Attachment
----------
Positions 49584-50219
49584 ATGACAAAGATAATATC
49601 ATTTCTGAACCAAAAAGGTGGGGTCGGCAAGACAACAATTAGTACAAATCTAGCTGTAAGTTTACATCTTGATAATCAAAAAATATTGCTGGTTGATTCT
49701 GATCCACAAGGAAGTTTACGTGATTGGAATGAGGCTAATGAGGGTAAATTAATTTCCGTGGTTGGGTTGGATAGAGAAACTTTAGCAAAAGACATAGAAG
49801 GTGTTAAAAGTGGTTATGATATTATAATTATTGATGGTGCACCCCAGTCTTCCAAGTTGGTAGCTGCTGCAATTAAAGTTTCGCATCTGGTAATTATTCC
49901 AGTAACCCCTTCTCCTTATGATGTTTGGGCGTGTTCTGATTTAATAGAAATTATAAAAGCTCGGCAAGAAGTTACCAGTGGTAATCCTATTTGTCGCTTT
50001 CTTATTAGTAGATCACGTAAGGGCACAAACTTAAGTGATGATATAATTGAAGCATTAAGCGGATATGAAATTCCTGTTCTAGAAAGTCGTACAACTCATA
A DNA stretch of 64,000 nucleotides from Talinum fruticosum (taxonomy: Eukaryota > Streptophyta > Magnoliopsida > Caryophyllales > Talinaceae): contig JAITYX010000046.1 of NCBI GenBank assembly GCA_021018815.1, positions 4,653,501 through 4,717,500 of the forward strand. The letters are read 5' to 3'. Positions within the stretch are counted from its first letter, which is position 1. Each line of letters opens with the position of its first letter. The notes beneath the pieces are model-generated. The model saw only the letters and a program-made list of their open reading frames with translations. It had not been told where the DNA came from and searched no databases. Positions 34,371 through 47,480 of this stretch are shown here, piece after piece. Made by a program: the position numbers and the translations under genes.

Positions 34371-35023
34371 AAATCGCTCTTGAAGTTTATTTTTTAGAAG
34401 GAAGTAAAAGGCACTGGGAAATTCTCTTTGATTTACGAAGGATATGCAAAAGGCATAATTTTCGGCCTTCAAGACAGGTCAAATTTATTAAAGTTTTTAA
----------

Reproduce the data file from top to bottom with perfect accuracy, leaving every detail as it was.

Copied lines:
Positions 49584-50219
49584 ATGACAAAGATAATATC
49601 ATTTCTGAACCAAAAAGGTGGGGTCGGCAAGACAACAATTAGTACAAATCTAGCTGTAAGTTTACATCTTGATAATCAAAAAATATTGCTGGTTGATTCT
49701 GATCCACAAGGAAGTTTACGTGATTGGAATGAGGCTAATGAGGGTAAATTAATTTCCGTGGTTGGGTTGGATAGAGAAACTTTAGCAAAAGACATAGAAG
49801 GTGTTAAAAGTGGTTATGATATTATAATTATTGATGGTGCACCCCAGTCTTCCAAGTTGGTAGCTGCTGCAATTAAAGTTTCGCATCTGGTAATTATTCC
49901 AGTAACCCCTTCTCCTTATGATGTTTGGGCGTGTTCTGATTTAATAGAAATTATAAAAGCTCGGCAAGAAGTTACCAGTGGTAATCCTATTTGTCGCTTT
50001 CTTATTAGTAGATCACGTAAGGGCACAAACTTAAGTGATGATATAATTGAAGCATTAAGCGGATATGAAATTCCTGTTCTAGAAAGTCGTACAACTCATA
A DNA stretch of 64,000 nucleotides from Talinum fruticosum (taxonomy: Eukaryota > Streptophyta > Magnoliopsida > Caryophyllales > Talinaceae): contig JAITYX010000046.1 of NCBI GenBank assembly GCA_021018815.1, positions 4,653,501 through 4,717,500 of the forward strand. The letters are read 5' to 3'. Positions within the stretch are counted from its first letter, which is position 1. Each line of letters opens with the position of its first letter. The notes beneath the pieces are model-generated. The model saw only the letters and a program-made list of their open reading frames with translations. It had not been told where the DNA came from and searched no databases. Positions 34,371 through 47,480 of this stretch are shown here, piece after piece. Made by a program: the position numbers and the translations under genes.

Positions 34371-35023
34371 AAATCGCTCTTGAAGTTTATTTTTTAGAAG
34401 GAAGTAAAAGGCACTGGGAAATTCTCTTTGATTTACGAAGGATATGCAAAAGGCATAATTTTCGGCCTTCAAGACAGGTCAAATTTATTAAAGTTTTTAA